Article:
States with laws that criminalize not disclosing being HIV positive prior to sex tend to have a lower PrEP-to-need ratio, which is calculated by dividing the state’s number of pre-exposure prophylaxis (PrEP) users by the number of people diagnosed with the virus in in a single year.
That’s the finding of a new study published in the journal Health Affairs in which the authors sought to identify associations between state-level policies and PrEP uptake.
Analyzing 2018 data from all 50 states, plus Washington, DC, and Puerto Rico, the investigators found that states with HIV criminalization laws had a lower PrEP-to-need ratio. This suggests that a lower proportinn of the people who would likely benefit from PrEP were taking it.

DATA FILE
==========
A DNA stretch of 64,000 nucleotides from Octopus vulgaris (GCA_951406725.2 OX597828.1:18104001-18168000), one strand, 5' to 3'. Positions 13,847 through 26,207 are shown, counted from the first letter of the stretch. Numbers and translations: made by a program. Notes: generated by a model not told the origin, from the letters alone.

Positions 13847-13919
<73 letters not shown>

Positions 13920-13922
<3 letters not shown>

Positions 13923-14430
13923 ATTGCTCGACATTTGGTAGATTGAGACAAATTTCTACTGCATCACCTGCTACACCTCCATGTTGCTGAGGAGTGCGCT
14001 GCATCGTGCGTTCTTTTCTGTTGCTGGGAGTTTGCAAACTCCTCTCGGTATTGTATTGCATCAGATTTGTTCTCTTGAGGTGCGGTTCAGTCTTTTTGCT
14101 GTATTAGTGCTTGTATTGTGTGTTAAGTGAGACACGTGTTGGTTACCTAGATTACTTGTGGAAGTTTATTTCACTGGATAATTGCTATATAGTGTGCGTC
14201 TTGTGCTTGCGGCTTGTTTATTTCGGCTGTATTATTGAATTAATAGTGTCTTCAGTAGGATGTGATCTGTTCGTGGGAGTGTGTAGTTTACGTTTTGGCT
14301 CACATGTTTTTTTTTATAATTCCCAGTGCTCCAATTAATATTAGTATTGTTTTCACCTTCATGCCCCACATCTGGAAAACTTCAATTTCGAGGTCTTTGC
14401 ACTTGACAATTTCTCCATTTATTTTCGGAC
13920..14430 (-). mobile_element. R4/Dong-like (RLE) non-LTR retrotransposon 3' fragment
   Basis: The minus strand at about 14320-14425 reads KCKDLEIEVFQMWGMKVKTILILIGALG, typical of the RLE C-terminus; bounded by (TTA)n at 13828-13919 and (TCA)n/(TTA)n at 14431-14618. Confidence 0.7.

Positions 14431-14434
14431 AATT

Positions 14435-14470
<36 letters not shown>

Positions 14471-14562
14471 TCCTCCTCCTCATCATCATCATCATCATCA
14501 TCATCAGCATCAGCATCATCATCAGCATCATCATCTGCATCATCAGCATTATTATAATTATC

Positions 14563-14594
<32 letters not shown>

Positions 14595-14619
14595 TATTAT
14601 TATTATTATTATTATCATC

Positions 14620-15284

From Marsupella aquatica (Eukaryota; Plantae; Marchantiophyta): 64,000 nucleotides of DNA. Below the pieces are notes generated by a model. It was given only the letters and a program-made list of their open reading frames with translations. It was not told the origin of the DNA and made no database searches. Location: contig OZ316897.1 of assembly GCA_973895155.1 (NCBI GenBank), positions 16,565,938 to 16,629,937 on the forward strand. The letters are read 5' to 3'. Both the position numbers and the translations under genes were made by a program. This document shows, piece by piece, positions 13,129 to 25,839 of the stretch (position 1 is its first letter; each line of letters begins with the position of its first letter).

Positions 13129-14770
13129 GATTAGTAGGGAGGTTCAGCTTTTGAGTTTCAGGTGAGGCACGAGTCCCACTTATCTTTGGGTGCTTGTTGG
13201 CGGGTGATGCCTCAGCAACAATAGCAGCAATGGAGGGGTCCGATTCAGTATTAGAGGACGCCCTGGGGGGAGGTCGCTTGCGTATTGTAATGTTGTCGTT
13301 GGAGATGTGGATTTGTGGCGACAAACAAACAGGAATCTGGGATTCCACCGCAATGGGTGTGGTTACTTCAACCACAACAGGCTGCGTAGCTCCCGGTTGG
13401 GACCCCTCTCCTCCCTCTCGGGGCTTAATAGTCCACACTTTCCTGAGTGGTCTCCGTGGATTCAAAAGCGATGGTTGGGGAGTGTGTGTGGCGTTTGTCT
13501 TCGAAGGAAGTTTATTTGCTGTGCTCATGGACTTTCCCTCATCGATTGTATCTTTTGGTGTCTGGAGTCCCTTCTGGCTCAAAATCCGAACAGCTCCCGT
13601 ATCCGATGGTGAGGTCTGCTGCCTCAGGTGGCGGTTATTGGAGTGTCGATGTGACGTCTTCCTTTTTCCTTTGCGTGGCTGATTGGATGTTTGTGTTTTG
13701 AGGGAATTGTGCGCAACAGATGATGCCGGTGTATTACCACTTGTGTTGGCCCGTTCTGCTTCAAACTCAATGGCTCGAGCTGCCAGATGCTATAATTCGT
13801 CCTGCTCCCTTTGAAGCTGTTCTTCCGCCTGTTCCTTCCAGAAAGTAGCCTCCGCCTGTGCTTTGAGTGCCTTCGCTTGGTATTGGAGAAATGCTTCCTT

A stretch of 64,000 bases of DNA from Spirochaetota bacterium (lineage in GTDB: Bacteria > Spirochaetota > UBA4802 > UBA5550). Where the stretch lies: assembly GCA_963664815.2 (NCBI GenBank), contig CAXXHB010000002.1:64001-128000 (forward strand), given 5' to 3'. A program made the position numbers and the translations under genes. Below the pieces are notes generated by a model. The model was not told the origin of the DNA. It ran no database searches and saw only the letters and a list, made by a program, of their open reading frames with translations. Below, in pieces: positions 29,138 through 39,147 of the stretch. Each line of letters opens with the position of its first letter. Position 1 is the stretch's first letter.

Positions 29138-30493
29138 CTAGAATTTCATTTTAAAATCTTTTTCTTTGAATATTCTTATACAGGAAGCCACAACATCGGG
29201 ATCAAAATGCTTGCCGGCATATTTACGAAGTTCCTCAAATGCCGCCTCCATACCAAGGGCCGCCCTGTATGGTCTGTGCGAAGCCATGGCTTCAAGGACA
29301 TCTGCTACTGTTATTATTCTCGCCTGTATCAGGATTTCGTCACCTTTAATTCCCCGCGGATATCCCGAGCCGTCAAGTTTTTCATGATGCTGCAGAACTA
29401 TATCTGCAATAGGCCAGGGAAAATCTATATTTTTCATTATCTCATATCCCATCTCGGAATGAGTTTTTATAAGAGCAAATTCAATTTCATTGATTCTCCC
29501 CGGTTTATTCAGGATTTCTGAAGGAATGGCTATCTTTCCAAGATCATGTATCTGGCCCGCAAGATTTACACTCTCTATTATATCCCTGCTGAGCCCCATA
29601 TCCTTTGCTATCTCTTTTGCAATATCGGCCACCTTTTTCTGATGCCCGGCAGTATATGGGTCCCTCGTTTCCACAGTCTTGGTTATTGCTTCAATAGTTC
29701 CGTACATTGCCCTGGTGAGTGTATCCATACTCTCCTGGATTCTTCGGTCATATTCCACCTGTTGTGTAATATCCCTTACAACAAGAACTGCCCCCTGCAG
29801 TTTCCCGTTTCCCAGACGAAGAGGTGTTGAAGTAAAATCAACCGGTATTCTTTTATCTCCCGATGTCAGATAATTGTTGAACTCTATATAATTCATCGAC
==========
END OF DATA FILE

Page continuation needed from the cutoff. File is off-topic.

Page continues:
There were no associations between a state’s PrEP-to-need ratio and its Ryan White funding, median population or household income, whether the state had expanded its Medicaid program under the Affordable Care Act, or the percentage of the population that was Latino, uninsured or had no more than a high school diploma.
“Legislators should consider how laws concerning HIV and sexual and gender minorities might protect against discrimination and subvert fear and stigma, given the potential impact of these policies on HIV prevention,” the study authors concluded.
“Our study corroborates the growing consensus that HIV criminalization laws offer little to no public health benefit and inhibit HIV prevention efforts,” Stephen Bonett, PhD, RN, the first author of the article and a postdoctoral fellow at the University of Pennsylvania, said in a press release.
To read the study abstract, click here.
To read a press release about the study, click here.